The Pearl

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Kino’s Canoe Symbol Analysis

Kino’s Canoe Symbol Icon
Passed down through three generations, the canoe symbolizes for Kino the tradition and culture of his ancestors. Its importance to him demonstrates how much Kino values both his ancestry and the ability to provide for his family.

Kino’s Canoe Quotes in The Pearl

The The Pearl quotes below all refer to the symbol of Kino’s Canoe. For each quote, you can also see the other characters and themes related to it (each theme is indicated by its own dot and icon, like this one:
Community Theme Icon
). Note: all page and citation info for the quotes below refers to the Penguin Books edition of The Pearl published in 2002.
Chapter 2 Quotes

Every year Kino refinished his canoe with the hard shell-like plaster by the secret method that had also come to him from his father. Now he came to the canoe and touched the bow tenderly as he always did.

Related Characters: Kino
Related Symbols: Kino’s Canoe
Page Number: 15
Explanation and Analysis:

As Kino has no money for which to pay for the doctor's treatments, he is turned away from the doctor's house. In desperation, he decides to try his hand at finding a valuable pearl to sell to raise money for Coyotito's medical treatment. In this quote, the narrator shows how much pride and care Kino takes in his canoe. It is a priceless heirloom passed down from his father, and it is the sole source of his livelihood. In coating it with a "hard-shell like plaster," Kino takes care of his canoe in the same matter that a pearl is made (a pearl is created when a grain of sand enters an oyster, and it coats it in a smooth covering to avoid irritation). Kino's canoe represents his indelible connection to his ancestry, to the pearls in the ocean, and his pride in how he provides and cares for Juana and Coyotito. In touching the bow "tenderly," Kino greets his canoe, personifying it to the point that he provides the object with the same respect that he would a person that he cares for. Without the canoe--a representation of his genealogy, and how he feeds himself and his family--Kino would not be alive.

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Chapter 5 Quotes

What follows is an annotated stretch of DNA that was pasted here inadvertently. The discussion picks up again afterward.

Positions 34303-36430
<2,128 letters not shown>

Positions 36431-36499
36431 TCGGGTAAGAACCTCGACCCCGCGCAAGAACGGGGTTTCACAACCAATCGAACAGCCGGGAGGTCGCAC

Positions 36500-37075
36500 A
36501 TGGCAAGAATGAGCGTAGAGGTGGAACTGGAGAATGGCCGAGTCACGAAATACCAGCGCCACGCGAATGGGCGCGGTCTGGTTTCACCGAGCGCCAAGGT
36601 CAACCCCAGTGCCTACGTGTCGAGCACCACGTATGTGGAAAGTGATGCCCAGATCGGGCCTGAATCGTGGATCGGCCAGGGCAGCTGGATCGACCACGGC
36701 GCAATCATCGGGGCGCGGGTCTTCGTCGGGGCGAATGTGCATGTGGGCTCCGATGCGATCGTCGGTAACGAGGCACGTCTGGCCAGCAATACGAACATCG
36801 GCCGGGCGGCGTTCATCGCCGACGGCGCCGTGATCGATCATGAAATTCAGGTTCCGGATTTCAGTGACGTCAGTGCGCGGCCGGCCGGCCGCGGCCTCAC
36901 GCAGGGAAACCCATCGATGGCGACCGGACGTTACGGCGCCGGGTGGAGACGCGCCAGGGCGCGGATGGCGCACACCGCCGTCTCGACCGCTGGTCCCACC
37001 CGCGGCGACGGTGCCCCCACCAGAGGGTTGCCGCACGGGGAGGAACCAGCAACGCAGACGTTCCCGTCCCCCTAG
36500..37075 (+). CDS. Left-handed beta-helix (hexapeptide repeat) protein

The killing of a man was not so evil as the killing of a boat. For a boat does not have sons, and a boat cannot protect itself, and a wounded boat does not heal.

Related Symbols: Kino’s Canoe
Page Number: 61
Explanation and Analysis:

After Kino kills the man, Juana and Kino know that they must leave town: now that Kino is in possession of the pearl that everyone wants, nobody will accept that the killing was committed in self-defense. Kino runs to his beloved canoe to prepare it for departure, and discovers that someone has broken a hole in it. In this quote, Kino is horrified to find his canoe broken. It is his prized possession, having been passed down to him by his father, and is the sole source of his livelihood. Though Kino has already been enraged by the attacks, this crime sparks an even deeper rage within the man, as evidenced by this passage, in which he declares the "value" of the canoe even greater than that of his own life. He feels that he and his family are at odds with the entire world, and feels as if it would have hurt less had he been murdered himself. Though Kino does not know who specifically broke his boat, it represents Kino's rejection by the entire town, further encouraging him to flee with the pearl, Juana, and the baby for their collective protection.

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Kino’s Canoe Symbol Timeline in The Pearl

The timeline below shows where the symbol Kino’s Canoe appears in The Pearl. The colored dots and icons indicate which themes are associated with that appearance.
Chapter 2
Race, Tradition, and Oppression Theme Icon
Value and Wealth Theme Icon
Kino and Juana walk to the beach, in the direction of their canoe. Kino had inherited the canoe from his father, who inherited it from his own father.... (full context)
Race, Tradition, and Oppression Theme Icon
Value and Wealth Theme Icon
Kino and Juana take off in the canoe, and look down at the oyster bed, which, it’s suggested, funded the power and wars... (full context)
Community Theme Icon
Value and Wealth Theme Icon
Kino reaches the water’s surface and places that final oyster at the bottom of the canoe. Both Kino and Juana try not to get too attached or dwell on Kino’s apparent... (full context)
Chapter 5
Good vs. Evil Theme Icon
Value and Wealth Theme Icon
...Juana to get Coyotito from the house while he brings the corn and prepares the canoe. But as he approaches the boat, he sees that someone has damaged it with a... (full context)
Good vs. Evil Theme Icon
Value and Wealth Theme Icon
...the pearl contains a devil and that it must be gotten rid of. Without house, canoe, or a virtuous track record, Kino despairs, and begs that Juan allow them to hide... (full context)
Chapter 6
Community Theme Icon
Good vs. Evil Theme Icon
Value and Wealth Theme Icon
Nature Theme Icon
They reach the Gulf shore, not looking towards the ruined canoe, and Kino lays down the rifle and takes out the pearl, offering it to Juana.... (full context)